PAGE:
Life at the Refugee Camp in Rwanda


Emilienne is a refugee. Along with her mother, Jeanine, her father, four brothers and a sister, she lives in a newly-constructed refugee camp in Kirehe District, in the Eastern Province of Rwanda. Her family was one of the first to arrive from Burundi, which they fled following the political conflict amid the latest national elections. They have no idea if, or when, they will be able to go home. Since early April 2015, nearly 30,000 people have fled from Burundi to neighbouring Rwanda. 23,700 of them, mostly women and children, are living in this refugee camp.

“It was like a nightmare to us. They showed us a tent, too small for even two people. The small tent was supposed to be our new home for me, my husband and six children. The floor was covered with a plastic mat. We had no mattress, only a few blankets that we received upon arrival. I kept on wondering how we would fit in the small space... What kept me going was the feeling that my family was safe here.” Jeanine says.

Emilienne says that the tents are too cold during the night and too hot during the day. “We get no rest inside the tent during the day. It is too hot. We could only walk around to look for shades under trees,” she says. Her mother concerns the idleness and free movement of children will pose threat to their well-being, especially girls. “As parents, we are worried that these can expose our children to sexual abuse,” Jeanine says.

Jeanine has so much to worry about. The size of the tent has forced her to occasionally send some of the children to neighbours who has a smaller household. This reduces her worries for their safety. From the outside, the tents look big enough to accommodate a small household. But the reality is that each tent is designed to accommodate two households. Inside the tent, a plastic curtain separates the space between the two households, and each space per household is about three square metres.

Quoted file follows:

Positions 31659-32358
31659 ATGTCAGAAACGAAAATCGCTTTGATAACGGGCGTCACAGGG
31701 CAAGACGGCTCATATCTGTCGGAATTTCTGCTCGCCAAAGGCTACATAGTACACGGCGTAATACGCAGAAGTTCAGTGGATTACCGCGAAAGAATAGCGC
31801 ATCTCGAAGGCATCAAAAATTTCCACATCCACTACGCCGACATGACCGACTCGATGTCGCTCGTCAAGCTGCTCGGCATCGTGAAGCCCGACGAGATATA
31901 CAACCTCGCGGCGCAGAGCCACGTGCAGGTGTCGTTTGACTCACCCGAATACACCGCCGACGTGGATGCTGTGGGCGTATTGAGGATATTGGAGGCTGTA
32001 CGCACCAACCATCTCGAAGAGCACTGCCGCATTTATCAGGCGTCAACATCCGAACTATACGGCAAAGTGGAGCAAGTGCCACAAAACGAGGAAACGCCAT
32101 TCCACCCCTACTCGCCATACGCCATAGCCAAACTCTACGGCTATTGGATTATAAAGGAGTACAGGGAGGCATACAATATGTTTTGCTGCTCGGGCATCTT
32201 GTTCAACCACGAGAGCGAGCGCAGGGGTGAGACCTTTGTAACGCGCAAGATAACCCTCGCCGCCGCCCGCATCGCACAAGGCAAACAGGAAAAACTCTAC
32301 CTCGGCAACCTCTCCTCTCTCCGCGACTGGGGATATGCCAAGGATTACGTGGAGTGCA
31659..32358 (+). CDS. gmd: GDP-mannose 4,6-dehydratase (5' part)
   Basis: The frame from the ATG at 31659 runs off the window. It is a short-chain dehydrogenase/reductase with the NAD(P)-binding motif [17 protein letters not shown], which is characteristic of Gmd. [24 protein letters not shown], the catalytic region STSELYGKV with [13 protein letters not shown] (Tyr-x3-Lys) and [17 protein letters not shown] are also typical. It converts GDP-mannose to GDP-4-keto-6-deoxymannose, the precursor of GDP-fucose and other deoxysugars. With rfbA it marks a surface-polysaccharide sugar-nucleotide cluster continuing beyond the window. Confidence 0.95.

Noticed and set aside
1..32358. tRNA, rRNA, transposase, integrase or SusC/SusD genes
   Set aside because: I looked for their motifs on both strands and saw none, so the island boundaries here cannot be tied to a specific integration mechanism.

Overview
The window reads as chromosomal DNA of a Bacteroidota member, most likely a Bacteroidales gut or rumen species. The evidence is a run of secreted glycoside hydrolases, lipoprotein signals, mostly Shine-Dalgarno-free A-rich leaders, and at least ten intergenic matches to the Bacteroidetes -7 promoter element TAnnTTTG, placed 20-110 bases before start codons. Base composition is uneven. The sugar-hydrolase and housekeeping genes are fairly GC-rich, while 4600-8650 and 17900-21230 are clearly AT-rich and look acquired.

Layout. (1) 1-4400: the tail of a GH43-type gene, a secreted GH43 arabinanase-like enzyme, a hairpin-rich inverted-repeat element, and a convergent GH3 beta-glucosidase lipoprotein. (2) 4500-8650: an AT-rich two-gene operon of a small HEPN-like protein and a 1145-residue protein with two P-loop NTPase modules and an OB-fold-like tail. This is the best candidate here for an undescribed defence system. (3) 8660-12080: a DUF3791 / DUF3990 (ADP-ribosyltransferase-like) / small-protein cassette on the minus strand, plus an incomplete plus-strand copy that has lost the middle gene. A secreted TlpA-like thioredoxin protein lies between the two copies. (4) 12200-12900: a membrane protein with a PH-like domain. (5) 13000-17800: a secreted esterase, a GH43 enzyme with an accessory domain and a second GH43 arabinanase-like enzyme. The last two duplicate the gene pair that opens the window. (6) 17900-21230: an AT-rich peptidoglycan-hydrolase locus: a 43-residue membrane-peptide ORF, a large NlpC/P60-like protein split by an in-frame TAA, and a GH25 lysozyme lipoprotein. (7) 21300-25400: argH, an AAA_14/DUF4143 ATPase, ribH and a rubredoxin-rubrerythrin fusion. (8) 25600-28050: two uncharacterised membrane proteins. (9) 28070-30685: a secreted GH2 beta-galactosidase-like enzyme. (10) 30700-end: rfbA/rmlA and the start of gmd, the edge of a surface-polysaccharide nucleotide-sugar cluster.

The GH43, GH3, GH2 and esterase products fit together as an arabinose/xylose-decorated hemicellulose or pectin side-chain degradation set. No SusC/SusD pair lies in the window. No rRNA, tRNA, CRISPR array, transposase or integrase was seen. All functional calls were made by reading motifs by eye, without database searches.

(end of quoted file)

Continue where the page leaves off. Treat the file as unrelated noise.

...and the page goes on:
Her children, especially the younger ones, refuse the only food provided at the camp, maize and beans. “We have no food supplements for the younger children. Sometimes I feed them with only beans for days, as they are unable to eat maize. Sometimes they cry because they're starving,” she says.

She is very concerned about her children’s futures and dreams, especially Emilienne, who was doing so well in primary school back home. “I’m worried about my children’s future; their health, education and safety.” she says.

Emilienne says that she prays every day for peace and political stability in her country. “Every day I ask my mother when we can go home. She always tells me we can’t go back unless there is political stability and peace. I pray every morning and evening before I sleep for peace back home. I want to go back to school, meet my friends, mostly my best friend Devine. I’m sure God will answer my prayer one day,” she says.

World Vision Rwanda is providing water, sanitation and hygiene facilities at the refugee camp, helping to ensure each person is able to access 17 litres of water per day. Our work include construction of toilets, hand washing facilities and showers, and ensuring they are kept clean. World Vision is also training a group of refugees to work as “hygiene promoters” to teach others how to keep good hygiene practices in their new surroundings. World Vision has also handed out potties to households with children under the age of five.


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